One of the few handwritten pages that survive from Churchill’s draft of his first book, The Malakand Field Force, is on view. Written one hundred and fifteen years ago, and published in 1898, his remarks about the challenges of fighting in the hills of Afghanistan resonate to this day.

Progressing through the exhibition, the visitor is able to see Churchill’s writing grow in breadth and confidence. Churchill not only made history, he wrote history, and in 1953 he was rewarded with the Nobel Prize in Literature. The Nobel Medal and Citation, on loan from the National Trust, Chartwell, are a fitting centerpiece to the exhibition.

Churchill’s public writings and speeches are juxtaposed with some of his personal and official correspondence. While resolute in public, his telegram to Roosevelt’s key adviser Harry Hopkins, written in August 1941, sees him voicing his fears over lack of greater American involvement in the war: “…there has been a wave of depression through Cabinet and other informed circles here about President’s many assurances about no commitments and no closer to war etc.” Churchill’s immediate response to Pearl Harbor was to fire off a telegram to Irish Prime Minister Eamon de Valera, offering, “Now is your chance. Now or Never. ‘A Nation once again’.”

By opening up the Churchill dispatch box we gain some insights into the personalities behind the politics; Roosevelt’s telegram to Churchill on D-Day, or King George VI’s handwritten message to Churchill about Roosevelt’s death, serve to remind us that these were real people wrestling with enormous challenges.

On a lighter note, Churchill’s letter to the Duke of Devonshire upon receiving the gift of a living lion in 1943, reveals his mischievous side, showing that, even at times of great stress, words and wit could be used to enliven events.

Half American by birth – his mother, Jennie Jerome, who became Lady Randolph Churchill, was born in Brooklyn, New York – Churchill became an Honorary United States Citizen just before his death. He was a lifelong observer of American affairs, and New York was both the first (1895) and last (1961) American city he visited. Churchill’s first experience of Manhattan came in November 1895, just short of his twenty-first birthday, and en route to observe military action in Cuba. He was well looked after by his mother’s friends and relatives and in a letter, featured in the exhibition, wrote: “What an extraordinary people the Americans are! Their hospitality is a revelation to me and they make you feel at home and at ease in a way that I have never before experienced. On the other hand their press and their currency impress me very unfavourably.”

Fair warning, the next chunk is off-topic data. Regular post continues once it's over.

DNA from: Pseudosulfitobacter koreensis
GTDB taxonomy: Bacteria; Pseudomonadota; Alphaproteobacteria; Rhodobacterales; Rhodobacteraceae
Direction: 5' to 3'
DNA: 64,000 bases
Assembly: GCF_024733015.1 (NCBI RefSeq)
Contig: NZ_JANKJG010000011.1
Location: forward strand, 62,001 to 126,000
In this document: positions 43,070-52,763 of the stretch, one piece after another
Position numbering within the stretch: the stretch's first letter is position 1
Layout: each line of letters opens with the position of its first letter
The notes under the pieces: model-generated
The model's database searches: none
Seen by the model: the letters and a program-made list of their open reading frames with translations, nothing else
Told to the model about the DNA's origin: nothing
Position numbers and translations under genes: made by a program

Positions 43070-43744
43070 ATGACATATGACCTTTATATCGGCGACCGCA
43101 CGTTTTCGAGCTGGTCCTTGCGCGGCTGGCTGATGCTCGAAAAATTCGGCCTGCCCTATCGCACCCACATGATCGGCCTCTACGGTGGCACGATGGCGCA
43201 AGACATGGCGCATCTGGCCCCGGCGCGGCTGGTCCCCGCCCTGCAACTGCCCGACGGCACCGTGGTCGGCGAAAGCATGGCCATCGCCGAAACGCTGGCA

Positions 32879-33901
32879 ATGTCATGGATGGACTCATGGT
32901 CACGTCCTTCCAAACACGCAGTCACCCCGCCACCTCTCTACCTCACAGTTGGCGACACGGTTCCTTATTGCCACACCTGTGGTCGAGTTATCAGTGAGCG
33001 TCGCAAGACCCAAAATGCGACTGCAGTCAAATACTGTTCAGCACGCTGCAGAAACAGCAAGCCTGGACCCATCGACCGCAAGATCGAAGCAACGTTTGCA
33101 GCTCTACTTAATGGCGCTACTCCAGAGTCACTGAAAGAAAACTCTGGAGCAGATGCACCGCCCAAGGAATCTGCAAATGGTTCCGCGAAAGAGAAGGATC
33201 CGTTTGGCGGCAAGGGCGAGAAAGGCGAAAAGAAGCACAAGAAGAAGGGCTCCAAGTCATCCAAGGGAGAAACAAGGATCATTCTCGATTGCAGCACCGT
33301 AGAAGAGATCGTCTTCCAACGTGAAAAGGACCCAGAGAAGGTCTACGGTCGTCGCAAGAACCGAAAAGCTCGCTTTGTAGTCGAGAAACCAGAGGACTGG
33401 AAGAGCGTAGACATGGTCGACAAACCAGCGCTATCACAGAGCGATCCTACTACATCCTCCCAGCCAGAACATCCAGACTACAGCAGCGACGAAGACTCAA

While New York was often a place to relax, there were incidents. In December 1931 he made the very British mistake of looking the wrong way while crossing Fifth Avenue and was hit by an automobile. The collision occurred at Fifth Avenue and 76th Street, at a time when traffic was still two-way on Fifth. For Churchill the accident meant a hospital stay, a lecture tour postponed, and a long recovery. Yet he turned it to his advantage, writing some newspaper articles on what it was like to be run down, and securing a doctor’s prescription, on view in the exhibition, for alcohol – for medicinal purposes – at the height of prohibition.

In March 1946, Churchill came to New York fresh from having delivered his famous “Iron Curtain” speech at Fulton, Missouri. It is now largely forgotten just how controversial that speech was, criticizing the Soviet Union, with whom the United States and Britain were still allied, so soon after the end of the Second World War. Churchill was forced to defend his remarks in the address he gave at the Waldorf Astoria, and found himself on the receiving end of both a ticker tape parade and some protest demonstrations.

Churchill was only the second person to be accorded Honorary US Citizenship (ironically, the first was Lafayette, for fighting the British). The exhibition features the grant of Citizenship, signed by President Kennedy in April 1963, and the accompanying passport, which Churchill was not able to use before his death in January 1965.